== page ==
Vietnam: Familiarities

Tuesday, June 9, 2015

After Siem Reap, I took a flight to Saigon and spent the next 3 weeks making my way from there to Hanoi.

Whenever I thought about Vietnam, it seemed like a place that would take a lot of planning and navigating of buses, trains, schedules, figuring out how to communicate with people, staying in shitty places, just generally being in different degrees of discomfort, but still seeing cool things and eating all the food. This thinking is basically why it took me forever to go, I just never felt like I was in the right head space to challenge myself to be constantly figuring things out and making myself comfortable in an uncomfortable situation and to do it alone. 

I dunno if it's because I've been in South East Asia for over a year, but Vietnam is an incredibly easy place to travel. First off, getting a SIM card there is easy and cheap - $15 for unlimited 3G for a month! So that already made it really easy to figure out where things are (although for being so connected, Twitter is blocked). Getting from city to city is really easy, you can arrange it with wherever you're staying with very little notice. And there's so many ways to get from one place to another, with the prices range from reasonable to insanely cheap. The country sees so many tourists, with most of them generally taking the same path (Saigon to Hanoi, or vice versa) and so a lot of things are built so that it's really easy to find and get to where you want to go. 

Where I sleep really affects whether or not a place sucks for me. And especially because it was unbearably hot in Vietnam when I was there (again, do yourself a favor and avoid Vietnam in May, otherwise you will know the true definition of heat and sweat), I spent a considerable amount of time in hotel rooms (AC!) I was worried that Vietnam would be full of places where I would have to convince myself that it was okay and that it was just for one night and to put aside my germaphobic tendencies for the sake of budget and experience, but mannn, Vietnam is full of the most clean, reasonably priced, value for money places I've been in.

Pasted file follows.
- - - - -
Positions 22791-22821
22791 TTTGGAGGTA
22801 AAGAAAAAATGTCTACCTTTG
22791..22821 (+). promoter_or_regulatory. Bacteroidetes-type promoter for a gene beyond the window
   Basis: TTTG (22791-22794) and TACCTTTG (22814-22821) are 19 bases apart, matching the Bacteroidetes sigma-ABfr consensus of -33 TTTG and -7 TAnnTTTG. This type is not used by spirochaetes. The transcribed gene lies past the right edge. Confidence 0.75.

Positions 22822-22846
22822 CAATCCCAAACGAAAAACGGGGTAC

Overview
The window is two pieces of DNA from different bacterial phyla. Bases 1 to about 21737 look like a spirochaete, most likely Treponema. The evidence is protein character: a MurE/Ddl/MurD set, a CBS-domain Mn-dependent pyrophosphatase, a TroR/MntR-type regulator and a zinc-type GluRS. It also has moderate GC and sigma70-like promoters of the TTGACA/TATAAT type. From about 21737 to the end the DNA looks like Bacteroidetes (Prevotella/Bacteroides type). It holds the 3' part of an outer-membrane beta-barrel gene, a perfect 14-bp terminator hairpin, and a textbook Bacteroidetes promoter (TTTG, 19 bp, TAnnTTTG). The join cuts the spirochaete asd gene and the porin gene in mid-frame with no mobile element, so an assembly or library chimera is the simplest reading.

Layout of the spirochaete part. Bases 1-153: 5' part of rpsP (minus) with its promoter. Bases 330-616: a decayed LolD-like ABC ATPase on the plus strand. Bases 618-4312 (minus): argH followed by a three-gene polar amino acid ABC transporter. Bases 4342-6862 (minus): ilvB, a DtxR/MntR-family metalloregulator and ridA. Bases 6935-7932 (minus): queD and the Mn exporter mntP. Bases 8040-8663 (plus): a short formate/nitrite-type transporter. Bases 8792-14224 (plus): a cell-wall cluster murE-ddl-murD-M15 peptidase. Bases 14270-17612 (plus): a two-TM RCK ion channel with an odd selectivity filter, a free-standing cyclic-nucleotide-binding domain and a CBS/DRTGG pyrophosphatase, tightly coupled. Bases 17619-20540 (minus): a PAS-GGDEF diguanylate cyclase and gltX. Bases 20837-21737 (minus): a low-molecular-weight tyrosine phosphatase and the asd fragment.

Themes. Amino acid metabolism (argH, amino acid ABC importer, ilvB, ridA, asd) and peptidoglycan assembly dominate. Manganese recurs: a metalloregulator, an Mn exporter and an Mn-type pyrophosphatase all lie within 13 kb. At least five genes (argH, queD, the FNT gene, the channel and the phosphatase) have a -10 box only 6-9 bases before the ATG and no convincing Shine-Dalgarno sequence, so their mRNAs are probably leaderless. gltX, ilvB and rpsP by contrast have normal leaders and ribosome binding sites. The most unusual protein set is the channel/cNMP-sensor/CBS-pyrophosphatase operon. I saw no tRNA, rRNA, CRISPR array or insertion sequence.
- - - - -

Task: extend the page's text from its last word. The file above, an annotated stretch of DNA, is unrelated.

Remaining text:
Every time I told someone I was going to Vietnam, they kept saying that the people are quite hard and it takes a bit more time to really get friendly with them. I dunno who they were talking to, but everyone I met and interacted with were incredibly warm and kind. 

Saigon is grimy, messy, chaotic, dense and I loved it. A lot of it felt instantly familiar. The garish signs in awful colors with some pretty terrible font choices reminded me of all the Vietnamese restaurants I went to growing up in Calgary. It was like, oh man, those aesthetic choices actually came from somewhere. Massive streets lined with trees reminiscent of Paris (this is another great thing about Vietnam - there are cheap, legit baguettes everywhere! If you get sick of rice or noodles or just Asian flavors, this is a welcome sight - also hilarious/interesting - there's these ladies on the sides of highways and roads with their motorbike just covered and stacked with baguettes). Insane motorbike traffic that not too long ago would have scared and stressed me out to no end, but was a nice exercise in death defying and felt like making your way through a sea of fish (you move slowly and they just go around you). Alleys and nooks packed tightly in together, hiding lives inside.